Before recently, it had been nearly 40 years since the last major upgrades to any of Orono’s schools.
But when students returned to school this fall, they were greeted with new cafeterias at both Asa Adams Elementary School and the combined Orono Middle and High School building. There’s also a new, secure entryway at the elementary school along with more spaces where students can receive individualized support from social workers, therapists and other professionals.
And the unveiling of a new track this past weekend marked the completion of a major phase of construction.
“The track is the showpiece, that is a community asset. But, financially, bigger pieces were what we did at the elementary school and middle and high school cafeterias and kitchens,” said Meredith Higgins, superintendent of Regional School Unit 26, the school district that serves Orono.
The work is all the result of a $16.8 million bond Orono voters approved in 2019 with the aim of providing new classrooms and updated spaces to accommodate a growing student population, Higgins said.
The plan is to complete the work this coming spring.
Work on the facilities upgrade has been steady since its start last year. Despite labor and material shortages felt across the state due to the COVID-19 pandemic, Higgins said she is optimistic that the project’s finish will not be delayed too much.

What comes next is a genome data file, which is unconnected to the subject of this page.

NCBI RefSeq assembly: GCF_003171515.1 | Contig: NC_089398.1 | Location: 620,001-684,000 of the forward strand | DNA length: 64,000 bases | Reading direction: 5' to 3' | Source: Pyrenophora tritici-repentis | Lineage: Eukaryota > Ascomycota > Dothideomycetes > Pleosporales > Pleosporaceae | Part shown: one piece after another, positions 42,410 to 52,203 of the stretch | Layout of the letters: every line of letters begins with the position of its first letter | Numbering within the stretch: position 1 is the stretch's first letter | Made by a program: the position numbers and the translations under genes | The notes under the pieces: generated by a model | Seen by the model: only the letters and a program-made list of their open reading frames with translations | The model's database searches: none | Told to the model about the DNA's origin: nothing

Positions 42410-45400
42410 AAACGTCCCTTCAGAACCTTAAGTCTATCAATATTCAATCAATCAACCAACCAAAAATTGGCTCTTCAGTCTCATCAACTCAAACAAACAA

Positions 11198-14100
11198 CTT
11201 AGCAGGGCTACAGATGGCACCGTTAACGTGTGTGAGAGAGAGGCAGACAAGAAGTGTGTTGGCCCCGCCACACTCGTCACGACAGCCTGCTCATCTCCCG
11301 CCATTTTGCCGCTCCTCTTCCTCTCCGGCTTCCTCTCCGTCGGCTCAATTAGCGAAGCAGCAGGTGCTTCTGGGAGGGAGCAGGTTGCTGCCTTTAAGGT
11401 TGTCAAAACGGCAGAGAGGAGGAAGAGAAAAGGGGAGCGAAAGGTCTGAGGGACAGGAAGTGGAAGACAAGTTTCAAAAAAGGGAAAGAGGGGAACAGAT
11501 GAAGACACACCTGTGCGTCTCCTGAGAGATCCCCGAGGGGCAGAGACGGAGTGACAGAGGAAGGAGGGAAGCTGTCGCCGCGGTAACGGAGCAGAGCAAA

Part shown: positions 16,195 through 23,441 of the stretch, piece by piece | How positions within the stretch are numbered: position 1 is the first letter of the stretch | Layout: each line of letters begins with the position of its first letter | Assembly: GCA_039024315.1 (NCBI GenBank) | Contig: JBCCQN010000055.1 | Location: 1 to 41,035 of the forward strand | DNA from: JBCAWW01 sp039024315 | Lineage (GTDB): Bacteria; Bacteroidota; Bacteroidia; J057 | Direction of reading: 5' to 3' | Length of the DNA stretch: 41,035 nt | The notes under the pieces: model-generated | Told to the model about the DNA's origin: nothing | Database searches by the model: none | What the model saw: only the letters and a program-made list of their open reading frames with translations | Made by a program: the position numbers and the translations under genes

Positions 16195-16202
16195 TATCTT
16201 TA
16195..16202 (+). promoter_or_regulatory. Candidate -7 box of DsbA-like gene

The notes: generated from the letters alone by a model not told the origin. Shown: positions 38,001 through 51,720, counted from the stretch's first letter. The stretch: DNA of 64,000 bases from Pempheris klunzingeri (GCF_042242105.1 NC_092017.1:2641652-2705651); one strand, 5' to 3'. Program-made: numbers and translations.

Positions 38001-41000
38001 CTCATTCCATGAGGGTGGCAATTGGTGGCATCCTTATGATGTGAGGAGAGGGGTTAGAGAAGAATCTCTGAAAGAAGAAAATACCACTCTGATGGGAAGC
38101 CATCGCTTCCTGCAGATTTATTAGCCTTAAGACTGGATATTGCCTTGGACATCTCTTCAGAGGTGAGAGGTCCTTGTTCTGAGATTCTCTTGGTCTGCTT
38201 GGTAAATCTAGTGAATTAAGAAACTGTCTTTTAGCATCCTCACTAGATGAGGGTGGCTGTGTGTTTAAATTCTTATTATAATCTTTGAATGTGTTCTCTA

“I think it will be extended a little due to the backlog of materials,” she said. “We’ve done pretty well, but it is catching up with us now, so there will probably be some delays in the last phase.”
In both school buildings, there was a need to expand the cafeterias to accommodate growing student enrollment. At Asa Adams, a new cafeteria allowed the gym to become its own dedicated space, Higgins said.
Another key update was the redesign of the front of the elementary school, which now has a secure entry area and new support spaces.
“One of the things that has changed over the last 40 years is that we serve students in smaller groups now,” Higgins said. “We have social workers, we have therapists, and our schools aren’t designed for that.”
The work that remains includes a new auditorium in the middle-high school, more classrooms and a new central administrative office for the school district that will also be inside the middle-high school, Higgins said.
Currently, the central office sits in a little red building between the schools. That building, however, was never meant to be a permanent structure. It’s a temporary building that was put up in the late 1980s that’s been used all over campus, Higgins said.
“This is one of the final parts we’re going to do after the completion of the auditorium and classrooms,” she said. “It’ll be a happy day when we’re rid of this portable [building].”
While the project has hit some bumps throughout the pandemic, Higgins said the added space is part of the reason the schools can be completely open today.
“If we knew the pandemic was coming, would we have been so bold as to start this project? Probably not,” she said. “But I think it has resulted in us having more space to spread out and serve students. Last year would have been very difficult to have all students in school with the spaces we had.”